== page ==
THE CITY REBORN FROM THE ASHES OF AMERICA'S MOST DISASTROUS FOREST FIRE
City Of Peshtigo Considers Rental Property Registration/Inspection
The topic of Rental Property registration and inspections has been discussed several times the last couple of years, but never went anywhere. This time it may be different. The topic was again brought up at the Wednesday, Dec. 19 meeting of the City of Peshtigos Judiciary Committee and concrete steps were discussed to make it happen.
The City of Peshtigo book of ordinances does not currently require registration of rental properties. Nor does it include any mandates on inspection of domestic rental units. The members of the Committee were in agreement that some rental properties in the city were woefully under housing standards when it comes to safety and condition. But the question of how to make registration and inspection of rental a reality was the first step the committee felt they needed to address.
Committee Chairman Mary Lock suggested development of a rental regulation in conjunction with the citys Building Inspector, borrowing liberally from what other cities are doing. The City Ordinances do list a minimum basic standard for residences, and that was generally viewed as a good place to start.
Any such rental regulation would also include language stating when or how frequent the inspections would take place. Ideas included whenever there was a new property owner, new renter, first time rental, and maybe even every four years. The Committee also agreed there would be no properties grandfathered in, and that all inspections would be at the expense of the property owner.
An initial step the city could take prior to work on a regulation would be establishment of a rental property registry.
While no action was taken on any of this at the Committee level this month, members were in agreement they would develop ideas for getting rentals registered and then would look at how and when to get the inspections done. The matter was placed again on the January agenda for discussion and development.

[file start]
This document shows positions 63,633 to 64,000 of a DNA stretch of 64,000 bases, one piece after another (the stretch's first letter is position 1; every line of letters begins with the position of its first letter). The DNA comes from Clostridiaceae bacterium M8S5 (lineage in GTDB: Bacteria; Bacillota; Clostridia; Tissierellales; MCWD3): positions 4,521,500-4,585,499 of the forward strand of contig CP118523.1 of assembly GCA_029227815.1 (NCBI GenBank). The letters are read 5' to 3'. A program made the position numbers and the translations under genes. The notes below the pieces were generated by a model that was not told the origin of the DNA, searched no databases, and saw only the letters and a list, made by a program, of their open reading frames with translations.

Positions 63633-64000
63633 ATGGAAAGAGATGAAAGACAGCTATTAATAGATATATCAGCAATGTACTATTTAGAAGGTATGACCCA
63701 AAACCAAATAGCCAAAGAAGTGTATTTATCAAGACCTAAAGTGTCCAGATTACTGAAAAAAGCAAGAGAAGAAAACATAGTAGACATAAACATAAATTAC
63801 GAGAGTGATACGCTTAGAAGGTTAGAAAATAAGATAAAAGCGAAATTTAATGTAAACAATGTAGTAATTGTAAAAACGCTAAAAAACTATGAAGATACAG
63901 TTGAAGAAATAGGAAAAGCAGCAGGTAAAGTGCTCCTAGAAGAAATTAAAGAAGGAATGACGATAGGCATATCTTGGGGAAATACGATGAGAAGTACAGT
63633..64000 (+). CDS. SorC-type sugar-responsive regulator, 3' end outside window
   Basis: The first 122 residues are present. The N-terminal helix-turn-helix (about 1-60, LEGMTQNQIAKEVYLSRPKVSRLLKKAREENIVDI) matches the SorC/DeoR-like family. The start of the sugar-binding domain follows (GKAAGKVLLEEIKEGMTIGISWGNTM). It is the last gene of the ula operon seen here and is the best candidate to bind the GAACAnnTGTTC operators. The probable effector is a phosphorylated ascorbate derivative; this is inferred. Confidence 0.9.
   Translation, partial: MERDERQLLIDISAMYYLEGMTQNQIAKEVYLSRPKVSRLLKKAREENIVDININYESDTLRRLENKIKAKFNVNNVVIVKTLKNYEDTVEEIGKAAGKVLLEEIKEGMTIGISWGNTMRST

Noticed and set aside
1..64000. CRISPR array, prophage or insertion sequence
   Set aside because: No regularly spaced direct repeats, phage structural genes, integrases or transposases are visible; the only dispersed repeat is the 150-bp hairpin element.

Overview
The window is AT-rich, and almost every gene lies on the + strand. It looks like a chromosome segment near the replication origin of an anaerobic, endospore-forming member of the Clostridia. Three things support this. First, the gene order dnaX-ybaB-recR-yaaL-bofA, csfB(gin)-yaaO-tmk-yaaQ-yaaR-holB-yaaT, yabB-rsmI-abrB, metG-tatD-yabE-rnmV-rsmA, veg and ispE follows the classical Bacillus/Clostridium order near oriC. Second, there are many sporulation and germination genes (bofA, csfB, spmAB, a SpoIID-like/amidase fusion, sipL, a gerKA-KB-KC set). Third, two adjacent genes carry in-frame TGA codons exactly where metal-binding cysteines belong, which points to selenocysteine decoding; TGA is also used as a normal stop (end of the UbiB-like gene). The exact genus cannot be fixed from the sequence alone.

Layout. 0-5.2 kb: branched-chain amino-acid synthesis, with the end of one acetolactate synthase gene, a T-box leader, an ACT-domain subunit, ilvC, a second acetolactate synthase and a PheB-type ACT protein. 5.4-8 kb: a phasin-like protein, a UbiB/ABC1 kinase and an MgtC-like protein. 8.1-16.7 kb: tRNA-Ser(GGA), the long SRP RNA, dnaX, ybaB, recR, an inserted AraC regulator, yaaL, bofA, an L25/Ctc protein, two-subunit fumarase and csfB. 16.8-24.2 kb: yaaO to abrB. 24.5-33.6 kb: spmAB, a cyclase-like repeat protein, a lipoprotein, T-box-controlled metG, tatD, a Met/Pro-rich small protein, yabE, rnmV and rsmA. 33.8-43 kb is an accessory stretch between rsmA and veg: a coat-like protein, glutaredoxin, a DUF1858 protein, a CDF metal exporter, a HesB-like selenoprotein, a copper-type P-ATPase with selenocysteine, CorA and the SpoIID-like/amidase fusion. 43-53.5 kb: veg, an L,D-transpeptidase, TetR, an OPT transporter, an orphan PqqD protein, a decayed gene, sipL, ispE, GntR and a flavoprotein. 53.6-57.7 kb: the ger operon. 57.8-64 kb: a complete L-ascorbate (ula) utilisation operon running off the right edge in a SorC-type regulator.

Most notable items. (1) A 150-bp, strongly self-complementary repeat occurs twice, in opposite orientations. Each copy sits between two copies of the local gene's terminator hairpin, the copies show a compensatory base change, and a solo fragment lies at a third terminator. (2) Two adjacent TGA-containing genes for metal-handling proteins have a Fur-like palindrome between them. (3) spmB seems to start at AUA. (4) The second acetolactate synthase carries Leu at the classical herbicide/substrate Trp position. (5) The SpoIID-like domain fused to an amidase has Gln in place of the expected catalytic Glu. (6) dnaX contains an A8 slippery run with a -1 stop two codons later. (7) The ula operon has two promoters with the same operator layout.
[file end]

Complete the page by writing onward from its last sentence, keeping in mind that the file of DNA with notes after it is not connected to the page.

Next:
In other matters, the Committee discussed what appears to be a growing inadequacy of the current Book of Ordinances, published in 2009. A number of new or revised ordinances have been passed since the Book was published, and if someone is not aware of the changes, problems could arise.
The current Book of Ordinances is published by a for-profit company that has a copyright on the actual book, so the city probably cannot legally print a new book on its own or even an addendum booklet attached to the book.
Committee Chair Lock asked that no action be taken on this matter so that she could investigate further with the City Attorney on what can legally be done to publish the unpublished new/revised ordinances.
The Committee discussed the possibility of proceeding forward with action on refuse disposal and collections, including doing something with the waste dumpster at the city garage. City Engineer George Cowell gave the Committee a preview of some of the proposed fees, but insisted that the matter come before the Streets and Drainage Committee for approval before coming back to Judiciary to see if an updated or rewritten ordinance would be needed. The committee agreed and took no action.
Also discussed was the possibility of reviewing any or all of the parking ordinances within the city limits. Cowell noted that after the studying the matter briefly, he noticed there are several conflicts between what existing parking signs say and what the city ordinances list. He suggested trying to come up with a uniform parking regulation throughout the entire city.
The length of time that a vehicle is allowed to park was also discussed, with some committee members preferring One Hour and others Two Hours.
Other discussions turned toward items like restrictions for snow plowing, enforcement, vehicle towing, and accommodations for school events. Further discussion brought up the topic of parking restrictions in city-owned lot and what appears to be tenant vehicles being parked full time in the triangle lot across the street from City Hall.
Cowell urged the Committee to take no action on this matter so that he could study the issue and come up with recommendations. The Committee agreed.
The Committee went five for five in taking no action on agenda items on the possibility of proceeding with parking and speed limit changes to Maple Street, on the east side of the river. The matter was discussed because the city had talked about it prior to the start of the whole by-pass/street reconstruction project. The idea was that once the Jurisdictional Transfer of the old highway took place, the city would accommodate parking spaces on Maple Street between Beebe and Stephenson, and lower the speed limit from Stephenson to the bridge down to 25 mph.
The committee decided this matter had to come before the Streets and Drainage Committee before going back to Judiciary for ordinance work.
In a matter not on the agenda, the committee heard Cowells thoughts on erecting signs stating that there would be no parking on any city street during snow clean-up times, perhaps even listing dates and times during the entire winter. Cowell said he would possibly include the idea with the other parking ordinances changes.